Esther Brown Memorial Park – South Park Area


Esther Brown Memorial Park was developed in memory of Esther E. Brown, a local resident who organized citizen support in the South Park area for litigation leading to the 1949 Webb vs. School District #90 case and ultimately the Kansas Supreme Court’s decision to admit black children to the schools.

Perhaps one of the most recognizable historic movements in education was the 1949 Webb vs. School District 90, a lawsuit filed on behalf of 39 families whose children were rejected from the white-only school, known as South Park Elementary. Corinthian Nutter, a true pioneer in desegregation, was the key witness in the lawsuit and helped create history when the Webb case paved the way for the 1954 Brown v. the Board of Education decision to remove segregation in the public school system.

Following is an excerpt of Ms. Nutter’s comments regarding desegregation at South Park school.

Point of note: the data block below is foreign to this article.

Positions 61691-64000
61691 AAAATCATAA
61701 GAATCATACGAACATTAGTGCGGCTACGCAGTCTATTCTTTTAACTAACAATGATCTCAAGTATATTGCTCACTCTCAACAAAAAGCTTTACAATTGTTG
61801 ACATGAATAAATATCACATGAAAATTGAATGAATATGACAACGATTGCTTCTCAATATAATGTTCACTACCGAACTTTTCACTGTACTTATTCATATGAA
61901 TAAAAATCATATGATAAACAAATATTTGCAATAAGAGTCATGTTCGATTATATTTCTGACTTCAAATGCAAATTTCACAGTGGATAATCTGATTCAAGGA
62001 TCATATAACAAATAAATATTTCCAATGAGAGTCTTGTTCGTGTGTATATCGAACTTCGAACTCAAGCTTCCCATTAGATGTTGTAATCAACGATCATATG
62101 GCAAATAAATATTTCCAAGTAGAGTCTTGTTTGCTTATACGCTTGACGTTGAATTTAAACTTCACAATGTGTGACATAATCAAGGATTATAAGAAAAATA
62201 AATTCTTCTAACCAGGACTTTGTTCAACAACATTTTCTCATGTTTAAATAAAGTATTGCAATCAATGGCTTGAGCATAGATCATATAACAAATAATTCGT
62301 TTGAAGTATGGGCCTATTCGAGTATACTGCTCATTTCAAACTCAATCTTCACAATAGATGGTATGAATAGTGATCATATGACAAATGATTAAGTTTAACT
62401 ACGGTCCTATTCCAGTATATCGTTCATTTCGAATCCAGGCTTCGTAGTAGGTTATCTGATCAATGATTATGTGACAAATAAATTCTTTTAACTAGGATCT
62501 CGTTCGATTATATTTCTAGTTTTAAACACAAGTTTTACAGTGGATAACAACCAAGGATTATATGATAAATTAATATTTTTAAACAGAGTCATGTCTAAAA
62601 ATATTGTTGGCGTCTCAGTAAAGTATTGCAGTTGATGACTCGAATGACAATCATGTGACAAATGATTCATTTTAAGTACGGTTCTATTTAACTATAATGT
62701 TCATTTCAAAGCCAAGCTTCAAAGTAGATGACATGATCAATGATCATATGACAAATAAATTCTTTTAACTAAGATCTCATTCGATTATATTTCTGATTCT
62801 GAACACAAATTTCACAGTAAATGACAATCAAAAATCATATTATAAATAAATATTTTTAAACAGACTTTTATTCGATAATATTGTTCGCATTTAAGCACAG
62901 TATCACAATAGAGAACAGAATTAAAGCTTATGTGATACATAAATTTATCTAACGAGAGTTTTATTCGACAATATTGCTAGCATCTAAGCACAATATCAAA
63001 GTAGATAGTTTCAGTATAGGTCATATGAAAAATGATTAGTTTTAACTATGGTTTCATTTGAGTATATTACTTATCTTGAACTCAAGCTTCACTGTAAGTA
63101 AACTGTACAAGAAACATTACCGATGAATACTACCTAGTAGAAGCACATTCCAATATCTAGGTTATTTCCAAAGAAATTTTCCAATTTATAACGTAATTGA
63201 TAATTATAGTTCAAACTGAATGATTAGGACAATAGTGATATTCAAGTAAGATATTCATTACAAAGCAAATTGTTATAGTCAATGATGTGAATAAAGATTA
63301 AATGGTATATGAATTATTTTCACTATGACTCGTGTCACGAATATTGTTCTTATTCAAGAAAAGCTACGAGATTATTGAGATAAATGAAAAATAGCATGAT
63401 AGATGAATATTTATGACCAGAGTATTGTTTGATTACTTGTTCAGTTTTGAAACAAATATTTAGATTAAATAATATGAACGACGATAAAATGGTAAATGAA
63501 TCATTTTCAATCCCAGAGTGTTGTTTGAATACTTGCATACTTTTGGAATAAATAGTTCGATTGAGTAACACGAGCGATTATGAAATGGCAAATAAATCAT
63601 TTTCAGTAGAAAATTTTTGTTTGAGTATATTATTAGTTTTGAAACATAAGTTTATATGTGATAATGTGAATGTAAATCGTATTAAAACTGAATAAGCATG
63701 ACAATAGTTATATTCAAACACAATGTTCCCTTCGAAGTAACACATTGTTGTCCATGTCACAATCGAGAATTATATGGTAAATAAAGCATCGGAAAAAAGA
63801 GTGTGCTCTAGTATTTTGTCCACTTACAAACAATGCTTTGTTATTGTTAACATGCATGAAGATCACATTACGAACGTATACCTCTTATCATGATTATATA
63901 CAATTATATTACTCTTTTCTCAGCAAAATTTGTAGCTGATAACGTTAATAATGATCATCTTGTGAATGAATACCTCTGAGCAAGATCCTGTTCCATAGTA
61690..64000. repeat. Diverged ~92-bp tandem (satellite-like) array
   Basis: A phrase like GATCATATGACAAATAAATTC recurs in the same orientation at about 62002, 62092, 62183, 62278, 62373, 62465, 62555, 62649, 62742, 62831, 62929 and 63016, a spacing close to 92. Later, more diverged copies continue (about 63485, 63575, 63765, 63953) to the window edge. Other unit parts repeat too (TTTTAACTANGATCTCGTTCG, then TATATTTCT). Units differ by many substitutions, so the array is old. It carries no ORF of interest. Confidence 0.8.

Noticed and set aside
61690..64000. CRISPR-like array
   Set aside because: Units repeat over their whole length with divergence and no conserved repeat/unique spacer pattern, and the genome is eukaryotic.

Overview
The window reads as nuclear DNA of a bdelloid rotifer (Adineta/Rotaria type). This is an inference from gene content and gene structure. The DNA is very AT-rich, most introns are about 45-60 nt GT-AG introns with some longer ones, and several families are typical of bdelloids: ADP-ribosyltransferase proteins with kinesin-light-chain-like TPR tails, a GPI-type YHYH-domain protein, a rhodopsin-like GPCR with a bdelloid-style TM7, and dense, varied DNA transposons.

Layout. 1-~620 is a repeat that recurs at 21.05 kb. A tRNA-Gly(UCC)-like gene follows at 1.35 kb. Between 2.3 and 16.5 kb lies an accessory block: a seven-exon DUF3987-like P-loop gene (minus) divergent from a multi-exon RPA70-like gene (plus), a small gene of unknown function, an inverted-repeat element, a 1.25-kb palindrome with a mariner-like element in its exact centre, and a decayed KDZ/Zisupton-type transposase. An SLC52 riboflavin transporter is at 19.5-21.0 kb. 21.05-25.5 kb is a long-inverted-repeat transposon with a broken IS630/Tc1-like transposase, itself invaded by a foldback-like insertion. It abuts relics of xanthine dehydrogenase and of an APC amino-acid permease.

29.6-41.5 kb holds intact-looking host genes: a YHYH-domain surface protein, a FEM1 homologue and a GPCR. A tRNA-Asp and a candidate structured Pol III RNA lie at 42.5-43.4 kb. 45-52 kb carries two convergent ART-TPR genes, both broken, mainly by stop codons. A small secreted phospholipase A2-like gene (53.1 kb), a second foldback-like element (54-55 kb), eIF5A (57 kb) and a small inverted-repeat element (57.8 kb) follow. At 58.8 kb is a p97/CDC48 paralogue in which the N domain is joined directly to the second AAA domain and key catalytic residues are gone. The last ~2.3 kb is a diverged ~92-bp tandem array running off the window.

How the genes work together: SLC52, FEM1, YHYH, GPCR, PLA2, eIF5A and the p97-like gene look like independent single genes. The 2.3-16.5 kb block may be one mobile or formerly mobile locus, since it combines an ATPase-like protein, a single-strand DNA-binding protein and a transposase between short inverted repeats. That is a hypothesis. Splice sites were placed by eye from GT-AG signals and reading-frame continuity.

“I am the willowy daughter of a former slave. I ran away from home at age 15 to pursue an education in the North. When the time came, I sacrificed my hard-won teaching position to boycott the dilapidated all-black schoolhouse where I once taught in South Park. The one-room Walker Elementary School, with an outhouse on the playground had been separate from the town’s white school for more than 60 years and equal for none of its students. Black parents lost their patience when the town’s school board refused to let their children attend the new, modern school on the hill — a school built in part with black tax dollars. During the boycott, I did not want the children to suffer in the wake of being pulled from school, so I agreed to teach 39 children in my home, parents’ living rooms and in the basement of Mt. Olive Baptist Church. I was a teacher in the classroom, that’s all. And, education was for the children, not for a color. I was paid a stipend each month from the NAACP, but I would have done it for nothing. The lawsuit was an opportunity to stand up for equal rights in education. I just told them the truth. The school was dilapidated. We had no modern conveniences, had to go outside to go to the toilet – schools shouldn’t be for color. They should be for the children.”rn- Ms. Corinthian Nutter


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